Name: Alex Gerbi
Firm: Quinn Emanuel
In Hot 100 for: Acting for Ukraine as it works through its political and economic troubles. Read his full Hot 100 profile.
What’s your most vivid memory from being a trainee?
Being sent alone to Halifax, Nova Scotia in the depths of winter to interview witnesses relating to a shipping dispute. It’s a beautiful part of the world and probably not one I’d have seen, certainly at that time of year, if my work hadn’t taken me there. It was the first time I saw how a career as a litigator exposes you to people, places and experiences you’d be unlikely to encounter in everyday life, both good and bad!
Who has been the most influential person in your career? Why, and how have they helped you?
Martin Davies, who was a young partner when he recruited me into Olswang as a newly qualified lawyer in 2000. We worked closely together for more than 15 years, building the commercial disputes team there, and then helping to develop the London office at Quinn, until he moved to Latham last year. Martin taught me lots of things, including that it’s important to have fun, and not to take oneself too seriously!
What was the best career decision you ever made, and why?
The decision to make the move to Quinn. I had 10 great years at Olswang, but had heard a lot about this “litigation only” firm that was making waves in the US. It struck a chord with me. When the opportunity arose to move across, Quinn in London was very small – just three partners and a handful of associates.
I remember worrying about the risks – whether the Quinn model would translate to the London market, dominated as it then was by the litigation departments of the biggest firms, and whether I was crazy trusting my career to the first overseas office of a US firm with its HQ in Los Angeles. But John Quinn was absolutely clear in his vision for London and I decided to jump. It has turned out to be a great decision.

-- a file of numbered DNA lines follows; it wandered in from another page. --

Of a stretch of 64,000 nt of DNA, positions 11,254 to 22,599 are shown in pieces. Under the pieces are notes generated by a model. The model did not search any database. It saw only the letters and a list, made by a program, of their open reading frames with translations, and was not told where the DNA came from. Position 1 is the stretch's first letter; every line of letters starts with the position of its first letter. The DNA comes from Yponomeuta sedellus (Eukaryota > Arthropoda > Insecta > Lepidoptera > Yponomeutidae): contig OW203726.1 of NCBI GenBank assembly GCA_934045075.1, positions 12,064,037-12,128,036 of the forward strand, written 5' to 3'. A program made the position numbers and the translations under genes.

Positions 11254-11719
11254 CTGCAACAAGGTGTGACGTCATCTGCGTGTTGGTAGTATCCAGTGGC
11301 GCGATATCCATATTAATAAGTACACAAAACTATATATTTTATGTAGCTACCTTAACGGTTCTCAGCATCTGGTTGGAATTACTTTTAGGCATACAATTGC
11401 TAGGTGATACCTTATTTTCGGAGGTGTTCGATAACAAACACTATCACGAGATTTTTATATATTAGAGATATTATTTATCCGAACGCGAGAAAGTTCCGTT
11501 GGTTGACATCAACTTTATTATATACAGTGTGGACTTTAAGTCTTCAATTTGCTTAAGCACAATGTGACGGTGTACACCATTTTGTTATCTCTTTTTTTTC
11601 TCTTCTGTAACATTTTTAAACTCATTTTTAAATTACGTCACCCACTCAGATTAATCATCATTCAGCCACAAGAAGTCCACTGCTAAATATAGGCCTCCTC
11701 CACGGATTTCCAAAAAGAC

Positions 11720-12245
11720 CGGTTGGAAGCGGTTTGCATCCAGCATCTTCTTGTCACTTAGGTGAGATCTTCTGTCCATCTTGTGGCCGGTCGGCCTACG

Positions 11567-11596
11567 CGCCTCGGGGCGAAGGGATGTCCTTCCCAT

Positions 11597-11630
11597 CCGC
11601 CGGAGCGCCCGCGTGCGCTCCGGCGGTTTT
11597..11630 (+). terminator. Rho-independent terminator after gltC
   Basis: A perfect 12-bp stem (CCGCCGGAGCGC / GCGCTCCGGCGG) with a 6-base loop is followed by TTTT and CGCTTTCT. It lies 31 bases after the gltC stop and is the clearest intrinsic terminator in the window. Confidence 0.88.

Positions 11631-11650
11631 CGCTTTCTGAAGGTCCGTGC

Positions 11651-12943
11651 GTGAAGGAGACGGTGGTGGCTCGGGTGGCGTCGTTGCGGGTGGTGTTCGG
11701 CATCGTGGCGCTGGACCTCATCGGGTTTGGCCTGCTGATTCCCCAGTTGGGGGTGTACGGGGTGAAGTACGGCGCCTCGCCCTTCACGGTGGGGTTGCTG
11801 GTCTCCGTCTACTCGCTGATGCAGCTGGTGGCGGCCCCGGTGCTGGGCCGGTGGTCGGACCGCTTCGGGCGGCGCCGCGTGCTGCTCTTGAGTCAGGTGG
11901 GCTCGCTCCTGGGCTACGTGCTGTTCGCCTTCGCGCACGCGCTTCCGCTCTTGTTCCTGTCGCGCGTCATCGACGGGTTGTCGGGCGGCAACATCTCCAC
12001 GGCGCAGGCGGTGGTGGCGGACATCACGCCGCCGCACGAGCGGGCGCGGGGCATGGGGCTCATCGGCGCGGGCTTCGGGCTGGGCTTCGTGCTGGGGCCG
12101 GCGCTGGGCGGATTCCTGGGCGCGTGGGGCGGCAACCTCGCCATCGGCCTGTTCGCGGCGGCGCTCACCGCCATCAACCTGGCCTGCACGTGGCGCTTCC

What advice would you give to someone who wants to get to where you are/do the job you do?
Of course technical excellence and hard work matter a great deal, so make sure you always put in your best effort. Also, don’t be afraid to ask questions – understanding is key. It is a team game, and we are all learning every day. In fact that’s one of the great aspects of the job that keeps it interesting. But in my view this isn’t a job that can be done at a high level, year after year, unless you really love doing it. So that’s the personal question – does working as a litigator give you sufficient fulfilment to justify the demands? If it does, then just go for it.
What work or career-related project or activity would you really like to do, but don’t have time for?
I’d like to go back to university and do a second degree in something other than law. I was very torn between reading law and English when I came out of school and ultimately chose law. I should have chosen English – some of the finest lawyers I know don’t have a law degree. But I didn’t know then what I know now.